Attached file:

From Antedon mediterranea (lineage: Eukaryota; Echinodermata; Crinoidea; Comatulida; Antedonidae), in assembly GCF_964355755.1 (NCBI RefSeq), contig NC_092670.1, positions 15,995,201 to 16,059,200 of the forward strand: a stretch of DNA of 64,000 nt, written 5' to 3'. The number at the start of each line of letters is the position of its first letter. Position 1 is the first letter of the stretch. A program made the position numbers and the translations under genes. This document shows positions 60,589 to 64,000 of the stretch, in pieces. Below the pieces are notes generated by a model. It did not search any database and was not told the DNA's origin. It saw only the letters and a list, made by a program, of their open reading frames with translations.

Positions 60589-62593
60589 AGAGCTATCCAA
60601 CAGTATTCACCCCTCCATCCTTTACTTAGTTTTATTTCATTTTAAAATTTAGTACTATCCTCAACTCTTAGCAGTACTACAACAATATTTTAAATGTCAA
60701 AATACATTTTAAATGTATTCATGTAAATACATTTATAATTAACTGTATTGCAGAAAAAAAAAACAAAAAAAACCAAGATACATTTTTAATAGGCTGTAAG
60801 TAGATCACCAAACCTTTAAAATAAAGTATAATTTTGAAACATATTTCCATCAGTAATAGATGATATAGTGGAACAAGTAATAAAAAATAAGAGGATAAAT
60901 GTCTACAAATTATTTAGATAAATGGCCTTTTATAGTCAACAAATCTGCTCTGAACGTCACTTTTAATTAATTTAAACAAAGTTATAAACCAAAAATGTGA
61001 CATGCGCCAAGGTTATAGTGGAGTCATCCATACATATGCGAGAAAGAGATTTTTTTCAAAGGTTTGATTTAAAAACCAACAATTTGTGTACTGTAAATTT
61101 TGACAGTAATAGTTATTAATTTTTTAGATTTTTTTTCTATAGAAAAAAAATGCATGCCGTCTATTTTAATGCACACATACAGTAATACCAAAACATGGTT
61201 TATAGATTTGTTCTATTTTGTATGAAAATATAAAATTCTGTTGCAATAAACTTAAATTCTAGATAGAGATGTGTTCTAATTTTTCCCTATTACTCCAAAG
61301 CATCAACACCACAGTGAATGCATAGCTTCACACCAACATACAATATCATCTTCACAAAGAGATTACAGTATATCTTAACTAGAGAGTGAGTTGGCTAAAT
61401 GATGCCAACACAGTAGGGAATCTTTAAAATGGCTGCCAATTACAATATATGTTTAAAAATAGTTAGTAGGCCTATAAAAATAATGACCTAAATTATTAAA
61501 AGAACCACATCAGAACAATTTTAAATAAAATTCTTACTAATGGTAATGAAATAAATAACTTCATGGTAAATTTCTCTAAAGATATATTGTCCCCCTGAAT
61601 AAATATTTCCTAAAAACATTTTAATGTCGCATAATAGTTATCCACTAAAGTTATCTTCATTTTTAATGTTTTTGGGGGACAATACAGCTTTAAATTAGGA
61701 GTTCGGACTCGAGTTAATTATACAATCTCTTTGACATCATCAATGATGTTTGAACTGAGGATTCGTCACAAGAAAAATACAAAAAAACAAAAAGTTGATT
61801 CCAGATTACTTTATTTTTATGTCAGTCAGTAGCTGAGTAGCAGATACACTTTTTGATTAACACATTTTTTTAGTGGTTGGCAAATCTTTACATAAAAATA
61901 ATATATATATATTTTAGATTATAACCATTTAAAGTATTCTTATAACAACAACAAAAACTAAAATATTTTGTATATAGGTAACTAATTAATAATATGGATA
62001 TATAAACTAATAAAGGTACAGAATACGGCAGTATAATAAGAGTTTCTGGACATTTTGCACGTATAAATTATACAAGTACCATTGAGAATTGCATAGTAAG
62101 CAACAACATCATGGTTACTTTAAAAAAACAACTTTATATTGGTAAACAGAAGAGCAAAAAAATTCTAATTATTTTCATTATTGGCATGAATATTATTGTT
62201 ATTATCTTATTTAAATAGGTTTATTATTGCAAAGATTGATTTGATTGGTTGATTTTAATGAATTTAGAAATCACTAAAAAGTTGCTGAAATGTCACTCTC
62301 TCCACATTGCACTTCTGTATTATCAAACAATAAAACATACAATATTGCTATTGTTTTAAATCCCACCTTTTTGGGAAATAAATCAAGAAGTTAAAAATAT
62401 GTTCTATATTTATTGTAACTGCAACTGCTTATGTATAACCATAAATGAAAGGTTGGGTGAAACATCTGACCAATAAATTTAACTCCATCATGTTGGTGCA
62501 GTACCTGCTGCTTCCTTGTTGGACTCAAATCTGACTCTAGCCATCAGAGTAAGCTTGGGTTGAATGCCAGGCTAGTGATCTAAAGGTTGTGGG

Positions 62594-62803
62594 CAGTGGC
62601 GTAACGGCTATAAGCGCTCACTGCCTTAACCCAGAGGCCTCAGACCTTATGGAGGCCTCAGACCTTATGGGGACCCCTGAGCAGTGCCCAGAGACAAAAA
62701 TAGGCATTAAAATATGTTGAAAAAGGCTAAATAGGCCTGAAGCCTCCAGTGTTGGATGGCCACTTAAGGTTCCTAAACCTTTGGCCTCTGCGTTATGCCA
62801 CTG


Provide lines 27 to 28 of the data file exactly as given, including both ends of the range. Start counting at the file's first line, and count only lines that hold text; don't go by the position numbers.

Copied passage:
62701 TAGGCATTAAAATATGTTGAAAAAGGCTAAATAGGCCTGAAGCCTCCAGTGTTGGATGGCCACTTAAGGTTCCTAAACCTTTGGCCTCTGCGTTATGCCA
62801 CTG